Kathryn Mayorga, a Las Vegas resident, seeks the reinstatement of her case against football icon Cristiano Ronaldo, who she alleges raped her in 2009 at his Palms Casino penthouse. She launched her civil lawsuit against the Portuguese superstar, now playing for Al Nassr in the Saudi Pro League, in 2018, but it was dismissed by a federal judge in Nevada the following year.
A US appeals court is set to address the revival of her case. Both parties are expected to present their oral arguments to a three-judge appellate panel during a special Las Vegas hearing.
German news magazine Der Spiegel published leaked documents from the “Football Leaks” website in October 2018. These documents appear to show Ronaldo admitting non-consensual sex. Ronaldo’s legal team, however, contends these files were stolen by hackers and doctored.
Ronaldo consistently argues that the sex was consensual. The Las Vegas police almost moved to charge the soccer star in 2019 and even sought an arrest warrant. The case, however, was abandoned when Clark County AG Steve Wolfson established the claim couldn’t be definitively proven.
In 2022, US District Judge Jennifer Dorsey dismissed the case, explaining that Mayorga’s attorney, Leslie Stoval, based much of his argument on confidential exchanges between Ronaldo and his lawyer. Dorsey called Stoval’s use of the leaked documents a “blatant circumvention of the appropriate litigation procedure.”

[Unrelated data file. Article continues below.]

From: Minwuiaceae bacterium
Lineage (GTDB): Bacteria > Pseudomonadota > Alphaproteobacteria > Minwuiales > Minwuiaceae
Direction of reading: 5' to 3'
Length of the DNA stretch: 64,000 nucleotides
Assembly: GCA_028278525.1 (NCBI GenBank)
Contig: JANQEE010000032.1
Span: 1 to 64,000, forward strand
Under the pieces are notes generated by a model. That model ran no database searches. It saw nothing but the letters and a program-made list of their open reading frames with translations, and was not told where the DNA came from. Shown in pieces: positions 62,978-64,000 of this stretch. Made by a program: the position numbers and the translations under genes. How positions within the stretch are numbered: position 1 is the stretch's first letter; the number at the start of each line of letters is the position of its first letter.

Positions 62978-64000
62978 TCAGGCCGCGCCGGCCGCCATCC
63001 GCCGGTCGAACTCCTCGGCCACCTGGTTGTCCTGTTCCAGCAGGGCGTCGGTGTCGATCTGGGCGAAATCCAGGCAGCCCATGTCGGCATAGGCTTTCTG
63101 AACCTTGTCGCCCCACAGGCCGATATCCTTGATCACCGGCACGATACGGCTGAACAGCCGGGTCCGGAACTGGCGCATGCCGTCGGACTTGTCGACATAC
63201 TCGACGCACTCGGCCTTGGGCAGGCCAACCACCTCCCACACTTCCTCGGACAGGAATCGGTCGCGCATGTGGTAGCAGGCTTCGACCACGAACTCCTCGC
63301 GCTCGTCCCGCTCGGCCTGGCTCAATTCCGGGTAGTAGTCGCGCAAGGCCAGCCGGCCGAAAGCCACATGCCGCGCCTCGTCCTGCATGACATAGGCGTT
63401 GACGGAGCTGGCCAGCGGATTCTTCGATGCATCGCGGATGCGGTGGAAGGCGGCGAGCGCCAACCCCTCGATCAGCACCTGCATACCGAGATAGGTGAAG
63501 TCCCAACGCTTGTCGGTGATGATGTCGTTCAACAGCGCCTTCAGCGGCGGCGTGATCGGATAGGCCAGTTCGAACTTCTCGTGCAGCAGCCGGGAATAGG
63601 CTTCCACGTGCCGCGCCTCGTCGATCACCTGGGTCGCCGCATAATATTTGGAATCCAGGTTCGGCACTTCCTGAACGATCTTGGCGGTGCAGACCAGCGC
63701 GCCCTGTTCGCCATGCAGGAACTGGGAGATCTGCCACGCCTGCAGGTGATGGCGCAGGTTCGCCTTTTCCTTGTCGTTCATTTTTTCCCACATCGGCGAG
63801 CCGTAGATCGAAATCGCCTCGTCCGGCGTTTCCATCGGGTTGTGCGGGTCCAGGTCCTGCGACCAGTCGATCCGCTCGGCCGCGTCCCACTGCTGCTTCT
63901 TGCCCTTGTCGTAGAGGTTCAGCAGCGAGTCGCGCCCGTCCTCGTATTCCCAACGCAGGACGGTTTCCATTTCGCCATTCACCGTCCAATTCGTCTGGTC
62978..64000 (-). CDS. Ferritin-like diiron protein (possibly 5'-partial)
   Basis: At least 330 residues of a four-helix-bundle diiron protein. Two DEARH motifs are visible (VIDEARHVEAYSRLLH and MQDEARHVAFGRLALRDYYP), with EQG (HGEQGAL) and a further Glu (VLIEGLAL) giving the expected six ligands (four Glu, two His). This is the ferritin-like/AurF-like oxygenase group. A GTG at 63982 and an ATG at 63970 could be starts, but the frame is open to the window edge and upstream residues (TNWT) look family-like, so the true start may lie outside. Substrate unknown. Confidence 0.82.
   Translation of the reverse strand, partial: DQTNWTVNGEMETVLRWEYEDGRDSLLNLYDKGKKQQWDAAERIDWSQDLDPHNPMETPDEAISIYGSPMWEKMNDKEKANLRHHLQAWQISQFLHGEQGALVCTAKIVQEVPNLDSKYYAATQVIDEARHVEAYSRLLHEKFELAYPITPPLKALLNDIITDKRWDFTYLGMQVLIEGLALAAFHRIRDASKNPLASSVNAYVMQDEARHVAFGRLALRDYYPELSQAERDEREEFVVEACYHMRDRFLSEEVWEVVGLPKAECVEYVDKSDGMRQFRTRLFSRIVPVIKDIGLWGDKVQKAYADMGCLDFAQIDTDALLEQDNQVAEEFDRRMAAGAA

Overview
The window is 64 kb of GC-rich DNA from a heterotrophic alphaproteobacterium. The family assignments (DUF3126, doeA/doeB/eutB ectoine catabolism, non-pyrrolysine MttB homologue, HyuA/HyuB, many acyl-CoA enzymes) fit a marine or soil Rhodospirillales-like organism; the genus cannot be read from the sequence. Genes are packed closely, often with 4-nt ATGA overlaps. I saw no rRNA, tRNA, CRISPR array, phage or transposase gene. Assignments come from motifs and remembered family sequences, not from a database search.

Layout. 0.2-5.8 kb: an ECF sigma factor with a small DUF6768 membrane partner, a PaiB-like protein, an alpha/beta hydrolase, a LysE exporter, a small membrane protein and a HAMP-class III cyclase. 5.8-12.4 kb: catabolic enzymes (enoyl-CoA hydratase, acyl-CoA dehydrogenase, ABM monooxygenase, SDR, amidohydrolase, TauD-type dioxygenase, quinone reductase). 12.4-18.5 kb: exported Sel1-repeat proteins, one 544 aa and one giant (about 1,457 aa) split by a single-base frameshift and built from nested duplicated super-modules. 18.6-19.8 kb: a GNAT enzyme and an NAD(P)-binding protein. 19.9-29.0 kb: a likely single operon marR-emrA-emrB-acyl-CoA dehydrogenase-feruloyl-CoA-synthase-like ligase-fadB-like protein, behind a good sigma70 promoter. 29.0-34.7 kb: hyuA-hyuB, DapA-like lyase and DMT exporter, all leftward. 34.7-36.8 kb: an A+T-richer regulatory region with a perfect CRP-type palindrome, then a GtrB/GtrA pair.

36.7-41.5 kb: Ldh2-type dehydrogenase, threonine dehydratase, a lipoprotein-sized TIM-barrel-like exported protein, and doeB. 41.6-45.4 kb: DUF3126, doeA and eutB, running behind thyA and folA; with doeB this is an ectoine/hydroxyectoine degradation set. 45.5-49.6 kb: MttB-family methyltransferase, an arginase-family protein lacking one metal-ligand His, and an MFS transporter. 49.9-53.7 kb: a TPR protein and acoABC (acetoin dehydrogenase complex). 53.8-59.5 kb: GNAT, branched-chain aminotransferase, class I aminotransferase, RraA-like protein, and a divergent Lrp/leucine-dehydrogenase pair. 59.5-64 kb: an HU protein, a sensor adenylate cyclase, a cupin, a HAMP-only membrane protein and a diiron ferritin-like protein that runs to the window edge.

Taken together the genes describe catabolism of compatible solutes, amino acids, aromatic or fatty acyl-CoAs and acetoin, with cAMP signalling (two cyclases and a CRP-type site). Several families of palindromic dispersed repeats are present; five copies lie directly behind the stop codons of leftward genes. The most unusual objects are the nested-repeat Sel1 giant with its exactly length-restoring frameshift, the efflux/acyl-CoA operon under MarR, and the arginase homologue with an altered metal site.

Mayorga initially reported the alleged assault on June 13, 2009. Subsequent medical exams revealed significant injuries consistent with assault. However, fearing public scorn and retaliation, she initially refused to identify her attacker.
Subsequently, Mayorga signed a non-disclosure agreement in 2010 and dropped all claims against Ronaldo for a $375,000 settlement. Ronaldo’s lawyers posit this was not an acknowledgment of guilt. Mayorga, however, alleges coercion and manipulation by the star’s legal team at a time she was “mentally incapacitated.”
The rise of the #MeToo movement and the leaked documents spurred Mayorga to sue Ronaldo for several charges including fraud, coercion, and emotional distress. She asserts the lower court erred in its dismissal of her attempt to use the 2009 non-disclosure agreement as evidence.
As we delve into issues concerning famous personalities using their influence to navigate legal hurdles, it’s worth reflecting on the role of institutions, even ones seemingly unrelated, in shaping our cultural narrative. For instance, many may not immediately associate the global appeal of soccer stars like Ronaldo with an entity like an online casino. However, remember that these larger-than-life personalities often foster partnerships with operations like the best online casinos, which we frequently spotlight. They say where there is smoke, there’s fire. Perhaps it’s the allure of the high stakes, the excitement, or merely the glitz and glam. Regardless, it’s indisputable that the intersection between sports personalities and casinos is a fascinating one to dissect.